As Zdenek Stybar (Etixx-QuickStep) did the media rounds following his first ever Tour de France stage win, his teammate and yellow jersey wearer Tony Martin was climbing into an ambulance by the foot of the podium.
It was a strange situation for the two-time world cyclo-cross champion to be in, as he tried to come to terms with the two conflicting emotions. “I’ve never won a stage of the Tour de France so it’s really for me an amazing feeling but on the other hand I feel very sorry for Tony,” he said after the stage.
With today’s uphill finish expected to be beyond most of the pure sprinters, Stybar and teammate Michal Kwiatkowski had been given free rein to try his hand if they had the opportunity and Mark Cavendish was unable to make it up the climb. After losing position on the descent out of Sainte-Adresse, Stybar thought that he had blown a rare shot at a Grand Tour stage win. He fought his way back through the pack and he spotted his opportunity just inside the final kilometre.
“I thought, ok I’ll try to make it to the front and then when I got to the front then Renshaw swung off. Tony was up there so I thought that he was safe,” explained Stybar. “I was in the wheel of Sagan, Van Avermaet and Kristoff and I could also see that they didn’t really have any help any more. So I thought if I go then maybe I can get a little gap and it would be difficult for them to close the gap on me. I just went, it was a very spontaneous attack and it worked out.”
Stybar was unaware that Martin had gone down at all until he reached the finish line. The German later confirmed that he had broken his collarbone in the incident but the two did not have a chance to cross paths following the stage, and Stybar could only imagine what had happened to Martin.
“It happened behind me. I feel really sorry for Tony, I think he must have really strange feelings here in the Tour. Twice he lost the yellow jersey by two seconds and then he took the yellow jersey on Matteo Trentin’s bike and he won a stage that he probably didn’t expect. Today he crashed so I really think it must be crazy for him,” said Stybar. “Let’s pray that he will be ok, that he can go farther and he can fight tomorrow for the yellow jersey. I don’t even want to think that it’s too serious with Tony.”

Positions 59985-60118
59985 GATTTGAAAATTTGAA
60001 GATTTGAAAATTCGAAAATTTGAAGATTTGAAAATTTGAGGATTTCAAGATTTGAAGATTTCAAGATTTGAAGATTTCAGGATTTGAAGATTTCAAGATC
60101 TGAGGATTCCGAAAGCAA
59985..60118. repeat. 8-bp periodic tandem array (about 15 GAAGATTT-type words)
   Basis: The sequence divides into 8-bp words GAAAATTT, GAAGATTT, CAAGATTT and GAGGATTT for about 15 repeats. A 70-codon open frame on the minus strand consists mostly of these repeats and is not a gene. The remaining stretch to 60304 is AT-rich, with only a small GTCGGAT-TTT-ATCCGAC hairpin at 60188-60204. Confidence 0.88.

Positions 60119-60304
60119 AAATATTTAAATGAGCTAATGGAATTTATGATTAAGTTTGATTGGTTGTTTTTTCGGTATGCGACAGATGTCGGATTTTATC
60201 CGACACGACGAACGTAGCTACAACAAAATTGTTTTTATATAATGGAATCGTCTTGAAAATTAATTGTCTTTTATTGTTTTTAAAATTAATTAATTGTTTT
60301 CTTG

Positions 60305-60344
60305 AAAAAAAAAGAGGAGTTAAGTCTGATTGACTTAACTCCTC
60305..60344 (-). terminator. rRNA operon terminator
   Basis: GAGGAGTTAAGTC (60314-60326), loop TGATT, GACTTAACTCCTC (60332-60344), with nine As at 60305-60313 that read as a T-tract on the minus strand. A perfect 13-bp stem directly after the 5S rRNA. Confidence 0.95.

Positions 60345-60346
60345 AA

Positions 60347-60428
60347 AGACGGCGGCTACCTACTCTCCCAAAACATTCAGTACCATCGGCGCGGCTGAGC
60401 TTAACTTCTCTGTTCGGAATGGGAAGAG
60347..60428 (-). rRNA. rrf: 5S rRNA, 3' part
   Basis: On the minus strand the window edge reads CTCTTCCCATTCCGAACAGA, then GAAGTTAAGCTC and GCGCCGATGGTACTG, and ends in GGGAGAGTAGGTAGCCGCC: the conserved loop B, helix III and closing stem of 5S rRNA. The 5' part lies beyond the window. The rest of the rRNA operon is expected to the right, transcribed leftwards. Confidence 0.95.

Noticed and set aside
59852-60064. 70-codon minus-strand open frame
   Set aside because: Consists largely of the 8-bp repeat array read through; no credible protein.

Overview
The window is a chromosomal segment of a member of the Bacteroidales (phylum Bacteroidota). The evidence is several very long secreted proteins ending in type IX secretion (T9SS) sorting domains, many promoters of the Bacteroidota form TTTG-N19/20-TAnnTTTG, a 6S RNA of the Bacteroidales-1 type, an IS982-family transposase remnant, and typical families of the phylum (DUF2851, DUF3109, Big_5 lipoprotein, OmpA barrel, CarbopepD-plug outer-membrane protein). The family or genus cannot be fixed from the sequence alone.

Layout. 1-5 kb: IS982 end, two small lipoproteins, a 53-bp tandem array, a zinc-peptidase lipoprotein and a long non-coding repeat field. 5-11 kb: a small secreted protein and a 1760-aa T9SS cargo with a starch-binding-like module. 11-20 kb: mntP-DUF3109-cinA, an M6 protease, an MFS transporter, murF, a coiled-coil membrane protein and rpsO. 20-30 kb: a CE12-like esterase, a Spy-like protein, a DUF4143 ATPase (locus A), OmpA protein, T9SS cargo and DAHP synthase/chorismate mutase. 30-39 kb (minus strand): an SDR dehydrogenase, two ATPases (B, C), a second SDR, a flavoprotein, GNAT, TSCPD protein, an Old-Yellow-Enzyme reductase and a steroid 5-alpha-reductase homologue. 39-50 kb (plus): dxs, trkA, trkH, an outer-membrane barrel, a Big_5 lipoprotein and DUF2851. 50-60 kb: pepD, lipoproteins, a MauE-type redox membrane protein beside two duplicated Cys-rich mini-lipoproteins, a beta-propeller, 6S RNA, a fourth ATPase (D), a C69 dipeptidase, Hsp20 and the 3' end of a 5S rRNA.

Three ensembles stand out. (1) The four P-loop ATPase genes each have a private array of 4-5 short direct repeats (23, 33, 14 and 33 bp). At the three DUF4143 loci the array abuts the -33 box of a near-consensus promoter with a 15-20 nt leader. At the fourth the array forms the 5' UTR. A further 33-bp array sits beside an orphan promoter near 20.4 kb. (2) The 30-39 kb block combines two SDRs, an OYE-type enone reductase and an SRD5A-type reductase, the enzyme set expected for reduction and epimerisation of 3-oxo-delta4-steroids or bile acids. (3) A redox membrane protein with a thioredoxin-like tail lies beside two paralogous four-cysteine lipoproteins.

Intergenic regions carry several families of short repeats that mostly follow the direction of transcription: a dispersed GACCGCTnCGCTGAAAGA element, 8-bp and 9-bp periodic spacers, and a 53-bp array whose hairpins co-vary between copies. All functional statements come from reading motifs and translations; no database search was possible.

Stybar can sympathise with his teammate somewhat, after enduring a crash-marred end to his 2014 season. While crashing out of the Eneco Tour cannot be compared to the Tour de France on any level, the injury was the beginning of a frustrating end to the year.
Another crash at the Ardooie cyclo-cross race resulted in a separated shoulder, which ultimately meant he was unable to defend his cyclo-cross world title. It meant that this has been the first season since moving to Etixx-QuickStep in 2011 that Stybar has put his full focus on the road and his first Tour de France victory more than makes up for the struggles.
“I have been working very hard to make the transition from cyclo-cross to road,” explained Stybar. “I made some nice results like Strade Bianche and winning Eneco GC. Last year I also had a lot of bad luck, with the two crashes. This year I’ve had a little bit of luck with me and I’m really happy that I had the chance today from the team. They told me if I can then I can go for it. It means a lot for me because I don’t get a lot of chances in a year and today I had one and I succeeded.”
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Born in Ireland to a cycling family and later moved to the Isle of Man, so there was no surprise when I got into the sport. Studied sports journalism at university before going on to do a Masters in sports broadcast. After university I spent three months interning at Eurosport, where I covered the Tour de France. In 2012 I started at Procycling Magazine, before becoming the deputy editor of Procycling Week. I then joined Cyclingnews, in December 2013.
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